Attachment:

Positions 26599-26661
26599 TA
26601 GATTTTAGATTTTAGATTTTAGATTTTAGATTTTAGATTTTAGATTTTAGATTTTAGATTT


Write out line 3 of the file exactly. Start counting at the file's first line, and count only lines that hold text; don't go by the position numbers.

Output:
26601 GATTTTAGATTTTAGATTTTAGATTTTAGATTTTAGATTTTAGATTTTAGATTTTAGATTT